- Allergies: Like most things, there is a potential risk of allergic reaction (i.e. latex allergy). Luckily, menstrual cups come in a few different materials. (See below for more!)
- Unique anatomy challenges: Women with a tilted uterus, a prolapse, or pelvic floor issues may have difficulty getting their cup to fit and feel right. For instance, you might be prone to leaks if you have a tilted uterus.
- Cleaning maintenance: Menstrual cups aren’t maintenance free. You’ll want to boil in hot water each month after use and do quarterly deeper cleans for utmost safety.
How to Use a Menstrual Cup
Like tampons, menstrual cups are inserted into the vagina. Most brands offer two sizes of cups: one cup for women who have not had a vaginal birth and one for women who have had a vaginal birth.
Here are the basics of inserting your cup:
- Wash: Always wash your cup before using it. (More on this below!)
- Fold the cup: One of the most popular ways to fold your cup is in half, length-wise. This makes your cup look like a “U”-shape if you were to look at it from the top.
- Insert: Insert the cup into your vagina, like a tampon. Gently separate your labia and slowly insert the folded cup. (You may find it easier to squat or to stand with one foot up on the edge of the tub.)
- Create the seal: Once your cup is in, you still have to create the seal. Remember, you folded it to insert it. Now it’s time to unfold it and create the seal. Grab the bottom of the cup with your thumb and pointer. Spin the cup one full rotation (360-degrees). It should open, and it should spin easily. Push the cup up as much as you can.
- Wear: Feel free to swim in the cup, use the restroom while wearing the cup, or exercise while wearing the cup.
- Bonus Tip: Until you get the hang of it, consider wearing a menstrual pad, or better yet, a pair of absorbent “period” underwear like this, as a backup to catch any leaks.
[Mama_scroll_to_heading] How to Remove a Menstrual Cup[/mama_scroll_to_heading]
One of the best things about menstrual cups is how long you can wear a cup safely without needing to change it. This makes menstrual cups ideal for long day trips or hikes! Most brands suggest changing your cup every six to 12 hours, with a minimum of two changes per day. Ideally, you can change your cup in the morning before work and then not think about it again until the evening.
- Removal: To remove your cup, locate the stem of the cup. Pull the stem until you can grip the bottom of the cup. To break the seal, pinch the cup and (carefully) lower it straight down without tilting it. (Do this over the toilet to avoid any messes, especially as you get the hang of it.)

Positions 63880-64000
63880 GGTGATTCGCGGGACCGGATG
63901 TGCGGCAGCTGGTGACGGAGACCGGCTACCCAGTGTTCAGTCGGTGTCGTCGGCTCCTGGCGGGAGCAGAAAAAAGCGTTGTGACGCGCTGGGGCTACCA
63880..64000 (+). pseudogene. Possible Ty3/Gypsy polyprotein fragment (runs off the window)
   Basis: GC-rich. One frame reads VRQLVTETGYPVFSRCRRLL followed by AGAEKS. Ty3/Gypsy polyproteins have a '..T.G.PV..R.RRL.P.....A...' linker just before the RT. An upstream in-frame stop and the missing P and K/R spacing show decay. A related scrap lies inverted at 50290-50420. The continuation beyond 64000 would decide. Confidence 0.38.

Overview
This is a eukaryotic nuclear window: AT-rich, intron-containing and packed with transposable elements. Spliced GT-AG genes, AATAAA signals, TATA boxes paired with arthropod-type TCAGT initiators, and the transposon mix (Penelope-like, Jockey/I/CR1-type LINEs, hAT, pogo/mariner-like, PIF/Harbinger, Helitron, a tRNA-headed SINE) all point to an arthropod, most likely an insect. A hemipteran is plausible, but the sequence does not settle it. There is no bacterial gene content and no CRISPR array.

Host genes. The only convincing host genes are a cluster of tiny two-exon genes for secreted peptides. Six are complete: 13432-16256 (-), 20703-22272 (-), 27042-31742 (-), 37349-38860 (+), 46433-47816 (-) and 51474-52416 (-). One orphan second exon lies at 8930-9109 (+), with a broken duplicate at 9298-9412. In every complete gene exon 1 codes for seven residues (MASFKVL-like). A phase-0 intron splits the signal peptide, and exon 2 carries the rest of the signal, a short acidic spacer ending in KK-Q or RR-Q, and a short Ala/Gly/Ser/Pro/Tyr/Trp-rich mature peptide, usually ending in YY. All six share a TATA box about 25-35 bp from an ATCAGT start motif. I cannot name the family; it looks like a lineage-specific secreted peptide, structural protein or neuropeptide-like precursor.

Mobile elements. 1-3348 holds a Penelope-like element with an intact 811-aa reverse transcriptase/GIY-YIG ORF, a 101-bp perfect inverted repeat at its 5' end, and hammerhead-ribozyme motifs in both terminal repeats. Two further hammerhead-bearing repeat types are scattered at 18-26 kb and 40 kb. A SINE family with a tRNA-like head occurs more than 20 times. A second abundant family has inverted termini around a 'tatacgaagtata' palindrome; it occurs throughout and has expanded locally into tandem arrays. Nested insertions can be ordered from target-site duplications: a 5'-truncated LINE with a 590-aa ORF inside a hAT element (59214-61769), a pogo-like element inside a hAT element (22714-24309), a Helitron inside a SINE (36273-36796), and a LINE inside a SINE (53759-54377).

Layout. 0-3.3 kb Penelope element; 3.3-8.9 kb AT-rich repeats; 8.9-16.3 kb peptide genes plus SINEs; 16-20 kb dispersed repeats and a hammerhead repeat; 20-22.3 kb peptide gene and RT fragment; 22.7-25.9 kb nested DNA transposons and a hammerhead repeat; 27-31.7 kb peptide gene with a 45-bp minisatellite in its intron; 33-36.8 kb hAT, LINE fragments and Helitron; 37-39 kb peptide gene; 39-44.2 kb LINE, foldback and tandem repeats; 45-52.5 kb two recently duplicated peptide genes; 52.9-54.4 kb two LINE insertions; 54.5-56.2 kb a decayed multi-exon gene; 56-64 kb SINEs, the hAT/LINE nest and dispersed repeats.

- Empty and reinsert: Empty the cup into the toilet and clean. If you are not home, you can empty your cup in the toilet and wipe it clean with toilet paper before re-inserting. (Or, you could have a clean, spare menstrual cup in your purse.) Be sure to wash it as soon as you return home though. Use the wash specified by your cup’s brand or use an oil-free, unscented soap wash.
- Store: At the end of your period, wash and store in a breathable cloth bag.
How to Clean a Menstrual Cup
It is extremely important to clean your cup well to prevent any bacteria from building up.
Clean your cup each time you empty it, before storing it, and before using it on the first day of your cycle.
So how do you clean your cup? Start by using the right cleaner. According to Diva Cup, you can use the Diva Wash or any mild, oil-free cleaner like this one.
During your cycle:
- Use warm/hot water
- Wash the inside of the cup, the exterior, and the stem
- Rinse well
- Use a Q-tip to clean the little holes in the cup (these holes are there to help create the right suction)
At the end of your cycle:
- Boil your cup on the stovetop in purified water for 20 minutes
- Remove from water using clean kitchen tongs
- Dry and store in breathable cloth bag
Some women like to do a deeper clean with rubbing alcohol every 3 months. This remove any film or build-up and neutralizes any smells. (source)
- Soak in rubbing alcohol for 1 hour
- Rinse, let air dry and store for future use
Replace your cup if it shows signs of wear, is discolored, or has been used for more than 12 months.
Tip: Avoid vinegar, Castile soap (and other oil-based soaps), essential oils, and baby wipe—these materials can cause the cup to develop a sticky residue.
Can You Sleep in a Menstrual Cup?
Yes! No more getting up in the middle of the night to change your tampon, and no more waking up to a saturated pad. Menstrual cups can be worn for up to 12 hours, which means you can get your beauty sleep without worrying about your pad leaking.
Tip: Consider wearing a menstrual pad, or better yet, a pair of absorbent “period” underwear like this, as a backup the first time you sleep in your cup to make sure you know how to make a good seal.
How Much Do Menstrual Cups Cost?
How much does your period cost each year?
- Cup: The average cost of a menstrual cup is $30, but they range from $20-$40. Since cups need to be replaced yearly, consider this your annual cost.
- Tampons: If a woman uses 1 tampon every 4 hours, a woman might use four tampons each day. That means she’d need 20 tampons for a 5-day long period. At $0.22 per tampon (assuming a box of 36 costs $8), that’s $4.40 per period, or $52.80 per year. That isn’t even counting the menstrual pads she’ll need to wear while sleeping!
Here are Some of the Most Popular Menstrual Cups